Roof Labor: Dealing with Entitled Employees
Good leadership requires we address issues to protect our employees, and at times, save them from themselves.
I’m a business consultant and speaker. Not a lawyer. Not an accountant. Not a social worker. However, I’m a very compassionate person who time-and-time again is asked by clients to deal with entitled employees who were once stars within the organization. So, my advice is practical and not labor-law driven. My guidance is geared toward forcing employees out of denial and choosing what road they’re going to follow. I have to brag that my success rate is about 50 percent, with some staying and some leaving.
So how do star employees go bad? That’s a complicated question but I think it ultimately boils down to entitled employees believing their own propaganda and denial. I also think such employees may tend to be sacred cows within the organization and rarely are initial performance issues nipped in the bud. Instead, such issues build over a period of time and the lack of attention allows the problem to fester and grow.
The root causes for poor conduct can vary from poor health, problems at home, refusal to change, fighting technology, jealousy, etc. The list can go on and on, but the bottom line is the individual’s performance is not acceptable and getting worse. We aren’t doing them or us a favor by not addressing the issue. I also think as employers we get attached to people and are slow to correct a long-term employment relationship. That’s where the consultant comes in. To be the ‘bad guy’ and to offer fresh eyes as the consultant who has no emotional attachment to the situation.
Normally, my approach is to meet with the person one-on-one and discuss the state of affairs. I don’t see my role as to fire or keep the person. I merely want to find out what’s going on and get the person to decide what he or she is willing to do. After some friendly chit chat, I go right at it. My favorite question is, “what’s your current plan regarding employment here?” The response is somewhat universal with “what do you mean?” Next, I simply reply with the facts of what has been happening and again ask what the individual’s plan is. My response is something like this, “well, your jobs have been losing money, you’ve been complaining to others about how bad it is to work here; I just wonder what you’re hoping to accomplish?”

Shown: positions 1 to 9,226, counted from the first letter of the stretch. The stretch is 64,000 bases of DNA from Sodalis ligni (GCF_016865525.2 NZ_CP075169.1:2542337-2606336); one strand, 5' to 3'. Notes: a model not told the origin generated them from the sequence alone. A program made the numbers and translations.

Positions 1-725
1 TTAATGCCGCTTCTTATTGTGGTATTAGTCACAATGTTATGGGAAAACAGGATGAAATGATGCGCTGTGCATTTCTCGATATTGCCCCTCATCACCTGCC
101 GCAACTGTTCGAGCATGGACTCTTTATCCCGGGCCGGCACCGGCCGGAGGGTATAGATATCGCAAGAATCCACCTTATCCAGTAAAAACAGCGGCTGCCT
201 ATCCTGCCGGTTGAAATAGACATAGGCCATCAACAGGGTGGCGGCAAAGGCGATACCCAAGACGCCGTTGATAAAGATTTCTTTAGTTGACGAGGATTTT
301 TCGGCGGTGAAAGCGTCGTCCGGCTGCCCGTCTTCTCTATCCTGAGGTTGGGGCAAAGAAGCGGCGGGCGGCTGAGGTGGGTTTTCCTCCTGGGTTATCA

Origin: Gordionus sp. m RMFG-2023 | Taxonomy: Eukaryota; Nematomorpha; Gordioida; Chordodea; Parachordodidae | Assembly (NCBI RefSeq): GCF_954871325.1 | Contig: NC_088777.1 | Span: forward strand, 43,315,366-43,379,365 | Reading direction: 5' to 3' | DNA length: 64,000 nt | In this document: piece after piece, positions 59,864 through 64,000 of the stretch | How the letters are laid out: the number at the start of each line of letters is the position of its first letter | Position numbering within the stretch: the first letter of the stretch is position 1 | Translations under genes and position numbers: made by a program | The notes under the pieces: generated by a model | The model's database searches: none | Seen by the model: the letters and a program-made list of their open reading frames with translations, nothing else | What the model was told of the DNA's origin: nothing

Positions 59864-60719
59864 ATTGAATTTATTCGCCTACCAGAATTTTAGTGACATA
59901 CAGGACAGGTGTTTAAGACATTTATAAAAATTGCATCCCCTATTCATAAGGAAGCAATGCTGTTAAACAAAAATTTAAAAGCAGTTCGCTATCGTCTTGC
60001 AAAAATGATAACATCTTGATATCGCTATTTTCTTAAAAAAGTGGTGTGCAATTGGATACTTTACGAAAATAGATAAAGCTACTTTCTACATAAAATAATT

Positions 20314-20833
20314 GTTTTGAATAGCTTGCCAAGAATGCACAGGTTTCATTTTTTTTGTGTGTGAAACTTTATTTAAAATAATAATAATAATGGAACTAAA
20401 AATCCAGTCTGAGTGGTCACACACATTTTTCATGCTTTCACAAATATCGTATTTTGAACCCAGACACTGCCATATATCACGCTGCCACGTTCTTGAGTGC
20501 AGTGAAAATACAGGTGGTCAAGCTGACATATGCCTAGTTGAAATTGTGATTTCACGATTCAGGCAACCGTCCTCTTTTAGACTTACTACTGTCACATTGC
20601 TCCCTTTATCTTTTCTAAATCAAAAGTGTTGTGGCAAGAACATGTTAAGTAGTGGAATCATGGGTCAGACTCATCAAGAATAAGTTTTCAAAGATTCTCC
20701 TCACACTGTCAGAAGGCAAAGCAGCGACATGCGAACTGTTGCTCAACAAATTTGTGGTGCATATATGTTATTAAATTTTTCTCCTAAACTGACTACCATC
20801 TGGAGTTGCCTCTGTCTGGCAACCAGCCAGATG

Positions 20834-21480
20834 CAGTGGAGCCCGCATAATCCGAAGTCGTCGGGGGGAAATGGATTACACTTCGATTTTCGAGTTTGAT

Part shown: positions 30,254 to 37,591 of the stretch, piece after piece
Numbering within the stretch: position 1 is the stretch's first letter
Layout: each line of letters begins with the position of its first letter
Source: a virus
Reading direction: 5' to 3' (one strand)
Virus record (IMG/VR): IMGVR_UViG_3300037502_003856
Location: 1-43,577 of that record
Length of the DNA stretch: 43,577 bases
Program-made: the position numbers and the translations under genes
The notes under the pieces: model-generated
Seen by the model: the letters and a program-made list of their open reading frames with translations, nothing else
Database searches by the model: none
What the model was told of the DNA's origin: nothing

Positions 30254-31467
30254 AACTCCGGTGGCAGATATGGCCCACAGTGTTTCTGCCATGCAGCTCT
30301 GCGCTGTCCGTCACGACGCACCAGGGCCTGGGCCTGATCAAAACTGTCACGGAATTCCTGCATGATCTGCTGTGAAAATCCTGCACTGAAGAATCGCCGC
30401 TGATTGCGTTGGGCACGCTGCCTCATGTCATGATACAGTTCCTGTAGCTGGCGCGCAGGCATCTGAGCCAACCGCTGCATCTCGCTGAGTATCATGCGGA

Do you think the boss is going to go home tonight and tell the spouse that they’ll have to sell their house so you can keep your job? Look, your job performance is down, you’re bad mouthing the company, what’s your end game?” About half the time, I get something like ‘I don’t want to lose my job or you can’t fire me.’ My reply is simply, “so what do you think will ultimately happen if you continue to bad mouth the place and not do a good job? Your employer and I want to make this work but something has to change. What do you suggest?”
At this point about half the people come around and we begin to develop a plan. The ones that don’t come around ultimately will have to go, but it’s their choice. Making people face reality is the first step in potentially saving them.
I found another tactic that works well is to give an underperforming employee a couple hours off and let them think about whether they want to continue to work there or not. Simple say, “Joe, this isn’t working. Take the rest of the afternoon off and let me know in the morning what you want to do. We have a lot invested in you and I’m more than willing to pay you to think about it, but doing what we are doing now does not seem to be working.”
Being in denial is the refusal to accept the facts and situation. Ultimately, this isn’t good for the company or employee. Denial is simply a form of lying to ourselves. Human nature uses denial as a defense mechanism. It can help us maintain sanity when all around is falling apart. However, denial becomes very unhealthy when it causes us to avoid problems that are potentially harmful to us and keeps us from correcting the situation. Denial can also cause us to already be in a really bad situation before we’re able to recognize and correct it. When dealing with employees in denial situations, realize the problem is already greater than they may be aware of. If not, the employee probably would have already tried to change his or her behavior.
Suppose if by some magic miracle you could wake up tomorrow and everything would be different. What would that look like? Is it feasible or are you chasing rainbows? Only by dealing with truths and facts can you hope to succeed. None of us like conflict but when allowed to fester over time, the problem usually gets worse. One of my favorite Mark Twain quotes is, “I’ve lived through some terrible things in my life, some of which actually happened.” Because something is unpleasant to address does not mean it’s something you should not do or it will be as bad as you think it will be. Good leadership requires we address such issues to protect our employees, and at times, save them from themselves.